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Quainton News Archive - Quainton News No. 32 - Summer 1977

Signalling at Quainton - August 1969 to October 1976 - By Finial


The ending of one system of signalling and the beginning of another is a good moment to recall how it developed in those early days from one signal in each direction and one train running, to a system capable of signalling two trains during peak hours.

It all began in 1969 when Mike Hanscomb and Steve Clark joined the QRS and offered to put a starting signal at the end of the platform for the Society's first Open Days in August. Steve Clark was the wizard behind the Beckonscot automatic signalling system, all done very cleverly through Post Office Telephone Relays and for a while it looked as though something similar might sprout at Quainton! He had some interesting and novel ideas, which would have fascinated all enthusiasts in the field of electrical energy and would have driven the rest of us barmy! Fortunately Mike knew as much about electricity as Steve, though Steve had the edge on him when it came to the unusual things you could make a Post Office Telephone Relay do. But luck was on our side - BR Relays won't do the unusual!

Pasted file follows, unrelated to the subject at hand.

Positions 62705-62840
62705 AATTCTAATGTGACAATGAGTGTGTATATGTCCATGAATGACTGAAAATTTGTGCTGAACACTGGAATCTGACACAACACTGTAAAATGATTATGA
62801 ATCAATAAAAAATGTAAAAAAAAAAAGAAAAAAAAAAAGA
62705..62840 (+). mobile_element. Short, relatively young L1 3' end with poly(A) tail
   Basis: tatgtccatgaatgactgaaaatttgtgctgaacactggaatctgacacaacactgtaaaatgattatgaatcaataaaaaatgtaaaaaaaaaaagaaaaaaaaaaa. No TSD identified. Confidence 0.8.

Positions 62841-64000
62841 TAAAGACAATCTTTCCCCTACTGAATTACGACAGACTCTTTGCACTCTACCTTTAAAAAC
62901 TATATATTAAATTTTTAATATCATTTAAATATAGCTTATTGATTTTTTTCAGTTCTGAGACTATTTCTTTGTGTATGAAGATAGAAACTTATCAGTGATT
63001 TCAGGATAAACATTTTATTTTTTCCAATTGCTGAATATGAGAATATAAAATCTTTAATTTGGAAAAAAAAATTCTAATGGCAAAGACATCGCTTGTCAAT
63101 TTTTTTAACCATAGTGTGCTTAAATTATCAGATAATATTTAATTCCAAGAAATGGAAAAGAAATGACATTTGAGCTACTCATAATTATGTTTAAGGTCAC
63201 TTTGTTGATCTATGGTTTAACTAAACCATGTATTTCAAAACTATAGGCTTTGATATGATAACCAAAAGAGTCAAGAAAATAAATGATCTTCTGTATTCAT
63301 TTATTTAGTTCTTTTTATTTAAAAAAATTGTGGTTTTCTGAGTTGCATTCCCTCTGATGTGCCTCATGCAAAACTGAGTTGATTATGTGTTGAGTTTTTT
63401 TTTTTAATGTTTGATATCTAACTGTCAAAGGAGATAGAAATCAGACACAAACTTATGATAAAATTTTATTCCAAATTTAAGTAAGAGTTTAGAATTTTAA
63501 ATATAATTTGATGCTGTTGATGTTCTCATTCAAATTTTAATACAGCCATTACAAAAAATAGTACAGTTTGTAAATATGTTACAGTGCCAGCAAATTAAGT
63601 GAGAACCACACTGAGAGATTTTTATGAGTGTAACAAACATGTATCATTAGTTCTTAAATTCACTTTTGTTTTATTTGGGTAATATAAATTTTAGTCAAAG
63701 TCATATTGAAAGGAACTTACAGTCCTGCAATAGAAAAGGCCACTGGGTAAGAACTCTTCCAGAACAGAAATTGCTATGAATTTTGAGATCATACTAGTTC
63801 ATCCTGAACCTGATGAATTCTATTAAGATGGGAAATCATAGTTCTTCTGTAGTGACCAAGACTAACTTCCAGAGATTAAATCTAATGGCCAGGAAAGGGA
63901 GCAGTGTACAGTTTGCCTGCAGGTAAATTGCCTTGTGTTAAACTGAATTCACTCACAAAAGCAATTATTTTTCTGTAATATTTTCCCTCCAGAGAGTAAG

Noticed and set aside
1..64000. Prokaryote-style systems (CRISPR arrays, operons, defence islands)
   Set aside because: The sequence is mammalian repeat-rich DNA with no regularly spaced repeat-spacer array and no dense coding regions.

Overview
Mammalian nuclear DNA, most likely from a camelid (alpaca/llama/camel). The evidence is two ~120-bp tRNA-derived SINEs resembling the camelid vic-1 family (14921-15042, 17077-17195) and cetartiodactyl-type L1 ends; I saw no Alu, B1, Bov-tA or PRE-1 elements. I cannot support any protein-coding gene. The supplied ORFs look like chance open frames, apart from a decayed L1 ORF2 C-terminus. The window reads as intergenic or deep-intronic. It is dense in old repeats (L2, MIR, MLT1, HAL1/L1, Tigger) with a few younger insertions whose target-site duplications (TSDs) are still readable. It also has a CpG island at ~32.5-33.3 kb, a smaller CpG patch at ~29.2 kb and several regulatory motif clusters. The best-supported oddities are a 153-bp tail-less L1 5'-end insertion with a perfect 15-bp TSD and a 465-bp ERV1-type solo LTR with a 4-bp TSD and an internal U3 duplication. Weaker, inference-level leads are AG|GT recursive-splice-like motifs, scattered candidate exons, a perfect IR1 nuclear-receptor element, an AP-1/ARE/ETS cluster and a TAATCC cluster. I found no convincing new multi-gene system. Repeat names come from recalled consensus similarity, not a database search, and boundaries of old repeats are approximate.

So the S & T Department was born (Shouting and Telepathy as some wit in Loco christened them!) By August 1969 there were three regular members and three part time. By the beginning of 1970 there were 7 full time members, one of them an ex BR Lineman. The system in its infancy was crude, one signal in each direction. The platform starter was worked electrically on the "one release one pull" system. We were working on the normal method for single lines i.e., a visible token, and were lucky to find an ex GWR occupation key instrument. For a train to leave the Station the key had to be withdrawn from the instrument and put into the pouch and handed to the Driver. The key was electrically released by the Signalman at the barrier pressing a plunger. When he did so the lock in the key instrument lifted and the key could be turned to the free position and removed. At this point the barrier would be lowered, providing the line was clear, completing another circuit and the signal could be cleared.